The Expectancy Theory of Fear, Anxiety, and Panic: A Conceptual and Empirical Analysis
Steven Taylor Ingrid C. Fedoroff University of British , Columbia
Anxiety sensitivity (AS) -- the fear of anxiety-related sensations -- has been the center of many debates in recent years. These include debates regarding the measurement of AS, its factor structure and relationship to trait anxiety, and its relationship to panic attacks (e.g., Lilienfeld, 1996a, 1996b; Lilienfeld, Turner, & Jacob, 1993, 1996, 1998; McNally, 1966a, 1996b; Reiss, 1997; Taylor, 1955a, 1995b, 1996). These and related issues are reviewed in various chapters in this volume (see chaps. 4-7). An important area that has escaped critical scrutiny is Reiss' expectancy theory ( Reiss, 1980, 1991; Reiss & McNally, 1985). This oversight is surprising because the expectancy theory provides an important theoretical context for AS. The theory was developed to explain how and why AS could cause fear, anxiety, panic, and avoidance behavior. This chapter examines the expectancy theory and reviews its empirical support. It also suggests several conceptual extensions of the theory and some new directions for future investigation.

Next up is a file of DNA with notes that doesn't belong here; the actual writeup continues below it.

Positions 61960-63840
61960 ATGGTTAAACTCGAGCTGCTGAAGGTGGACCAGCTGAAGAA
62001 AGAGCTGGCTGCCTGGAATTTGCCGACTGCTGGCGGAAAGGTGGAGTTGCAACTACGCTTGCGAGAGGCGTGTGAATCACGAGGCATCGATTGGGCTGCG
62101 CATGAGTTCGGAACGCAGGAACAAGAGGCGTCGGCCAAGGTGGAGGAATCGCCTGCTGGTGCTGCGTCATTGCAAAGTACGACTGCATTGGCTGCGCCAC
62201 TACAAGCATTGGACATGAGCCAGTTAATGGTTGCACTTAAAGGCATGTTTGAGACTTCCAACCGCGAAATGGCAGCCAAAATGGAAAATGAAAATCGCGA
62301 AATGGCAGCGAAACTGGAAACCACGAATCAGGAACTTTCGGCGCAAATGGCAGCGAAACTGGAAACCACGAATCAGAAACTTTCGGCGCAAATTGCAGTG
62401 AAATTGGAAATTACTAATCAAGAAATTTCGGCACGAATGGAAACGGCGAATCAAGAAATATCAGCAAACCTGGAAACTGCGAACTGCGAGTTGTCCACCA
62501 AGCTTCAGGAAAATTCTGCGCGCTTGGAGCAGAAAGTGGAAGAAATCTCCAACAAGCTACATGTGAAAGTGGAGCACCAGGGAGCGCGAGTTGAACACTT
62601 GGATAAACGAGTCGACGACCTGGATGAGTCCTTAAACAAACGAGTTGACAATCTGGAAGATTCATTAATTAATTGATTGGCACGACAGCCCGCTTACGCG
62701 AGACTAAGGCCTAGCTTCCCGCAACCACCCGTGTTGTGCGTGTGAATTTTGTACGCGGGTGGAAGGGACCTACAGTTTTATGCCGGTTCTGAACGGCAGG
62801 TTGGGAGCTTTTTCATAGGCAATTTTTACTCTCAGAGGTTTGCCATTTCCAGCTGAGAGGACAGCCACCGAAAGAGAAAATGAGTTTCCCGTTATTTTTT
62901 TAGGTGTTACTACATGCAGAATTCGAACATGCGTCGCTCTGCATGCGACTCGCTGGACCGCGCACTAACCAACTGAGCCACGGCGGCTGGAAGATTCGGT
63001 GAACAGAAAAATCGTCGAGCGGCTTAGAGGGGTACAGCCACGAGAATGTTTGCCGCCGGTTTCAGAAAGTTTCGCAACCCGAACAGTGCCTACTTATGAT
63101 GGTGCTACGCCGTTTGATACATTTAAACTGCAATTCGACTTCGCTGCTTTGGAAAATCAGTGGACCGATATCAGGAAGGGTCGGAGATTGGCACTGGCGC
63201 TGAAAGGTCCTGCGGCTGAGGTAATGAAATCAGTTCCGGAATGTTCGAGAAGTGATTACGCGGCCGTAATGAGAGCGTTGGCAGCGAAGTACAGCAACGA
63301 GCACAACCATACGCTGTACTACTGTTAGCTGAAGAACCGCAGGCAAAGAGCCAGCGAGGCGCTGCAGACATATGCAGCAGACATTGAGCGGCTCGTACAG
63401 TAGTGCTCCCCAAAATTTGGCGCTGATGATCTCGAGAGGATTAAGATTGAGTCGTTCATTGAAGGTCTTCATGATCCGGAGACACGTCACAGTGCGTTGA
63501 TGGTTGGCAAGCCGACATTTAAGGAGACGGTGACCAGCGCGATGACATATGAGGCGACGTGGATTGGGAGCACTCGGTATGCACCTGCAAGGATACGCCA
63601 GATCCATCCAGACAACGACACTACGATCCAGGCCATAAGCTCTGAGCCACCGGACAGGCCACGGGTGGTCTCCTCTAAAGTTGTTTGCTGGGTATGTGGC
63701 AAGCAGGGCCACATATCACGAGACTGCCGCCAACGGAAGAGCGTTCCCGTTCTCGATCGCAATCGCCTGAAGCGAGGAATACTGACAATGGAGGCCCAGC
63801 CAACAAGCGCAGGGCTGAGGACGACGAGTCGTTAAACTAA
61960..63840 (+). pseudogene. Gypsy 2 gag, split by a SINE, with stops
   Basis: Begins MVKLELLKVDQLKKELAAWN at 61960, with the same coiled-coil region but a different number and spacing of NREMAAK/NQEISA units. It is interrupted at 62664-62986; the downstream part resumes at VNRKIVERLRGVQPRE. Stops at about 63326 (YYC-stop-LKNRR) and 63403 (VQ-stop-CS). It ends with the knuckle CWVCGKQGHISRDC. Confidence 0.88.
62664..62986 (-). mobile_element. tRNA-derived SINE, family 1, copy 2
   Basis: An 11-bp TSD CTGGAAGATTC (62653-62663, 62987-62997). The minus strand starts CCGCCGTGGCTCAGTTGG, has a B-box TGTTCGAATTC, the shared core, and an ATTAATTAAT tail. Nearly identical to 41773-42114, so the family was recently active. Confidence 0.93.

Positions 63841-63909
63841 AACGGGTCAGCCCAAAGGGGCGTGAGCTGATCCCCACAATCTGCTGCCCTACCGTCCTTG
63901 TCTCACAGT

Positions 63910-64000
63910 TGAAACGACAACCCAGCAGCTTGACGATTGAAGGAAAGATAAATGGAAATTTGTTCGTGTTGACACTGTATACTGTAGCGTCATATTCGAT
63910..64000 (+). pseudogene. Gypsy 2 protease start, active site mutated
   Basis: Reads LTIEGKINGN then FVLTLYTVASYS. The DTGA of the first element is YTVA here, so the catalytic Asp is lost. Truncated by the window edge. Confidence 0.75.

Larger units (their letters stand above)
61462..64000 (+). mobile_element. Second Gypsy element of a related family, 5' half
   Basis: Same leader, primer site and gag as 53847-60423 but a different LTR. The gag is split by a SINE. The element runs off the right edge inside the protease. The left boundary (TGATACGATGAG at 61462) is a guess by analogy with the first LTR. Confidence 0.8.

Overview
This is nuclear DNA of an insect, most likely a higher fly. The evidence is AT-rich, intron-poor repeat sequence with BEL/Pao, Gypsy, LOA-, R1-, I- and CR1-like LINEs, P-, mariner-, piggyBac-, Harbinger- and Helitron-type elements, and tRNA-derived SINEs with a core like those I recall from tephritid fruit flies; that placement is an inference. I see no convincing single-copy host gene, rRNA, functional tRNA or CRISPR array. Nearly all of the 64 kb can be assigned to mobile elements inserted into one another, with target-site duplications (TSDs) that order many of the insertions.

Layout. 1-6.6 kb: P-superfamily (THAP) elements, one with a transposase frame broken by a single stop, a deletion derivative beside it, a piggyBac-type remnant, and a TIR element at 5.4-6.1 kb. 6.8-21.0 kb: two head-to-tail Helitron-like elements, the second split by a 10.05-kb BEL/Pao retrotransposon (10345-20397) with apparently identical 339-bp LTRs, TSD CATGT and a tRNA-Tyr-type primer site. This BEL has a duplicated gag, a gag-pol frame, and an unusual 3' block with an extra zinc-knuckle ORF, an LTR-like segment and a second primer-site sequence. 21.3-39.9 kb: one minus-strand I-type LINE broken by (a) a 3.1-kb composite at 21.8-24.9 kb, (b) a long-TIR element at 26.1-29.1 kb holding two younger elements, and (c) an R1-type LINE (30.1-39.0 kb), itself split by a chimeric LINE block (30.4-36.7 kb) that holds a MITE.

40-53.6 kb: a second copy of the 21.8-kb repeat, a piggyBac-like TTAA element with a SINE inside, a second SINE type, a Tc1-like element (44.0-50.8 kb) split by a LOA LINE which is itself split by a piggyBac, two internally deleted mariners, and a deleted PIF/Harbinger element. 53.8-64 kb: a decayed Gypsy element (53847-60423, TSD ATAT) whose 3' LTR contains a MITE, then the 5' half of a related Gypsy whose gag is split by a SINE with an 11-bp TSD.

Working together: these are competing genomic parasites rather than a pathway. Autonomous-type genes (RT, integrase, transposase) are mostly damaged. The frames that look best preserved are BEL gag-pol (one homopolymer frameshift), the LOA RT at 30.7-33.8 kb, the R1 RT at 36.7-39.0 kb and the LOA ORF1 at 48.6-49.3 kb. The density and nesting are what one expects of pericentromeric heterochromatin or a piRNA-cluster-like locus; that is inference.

Central to Reiss' theory is the notion of fundamental fears (sensitivities). Reiss ( 1991) proposed that there are three fundamental fears: AS; fear of illness,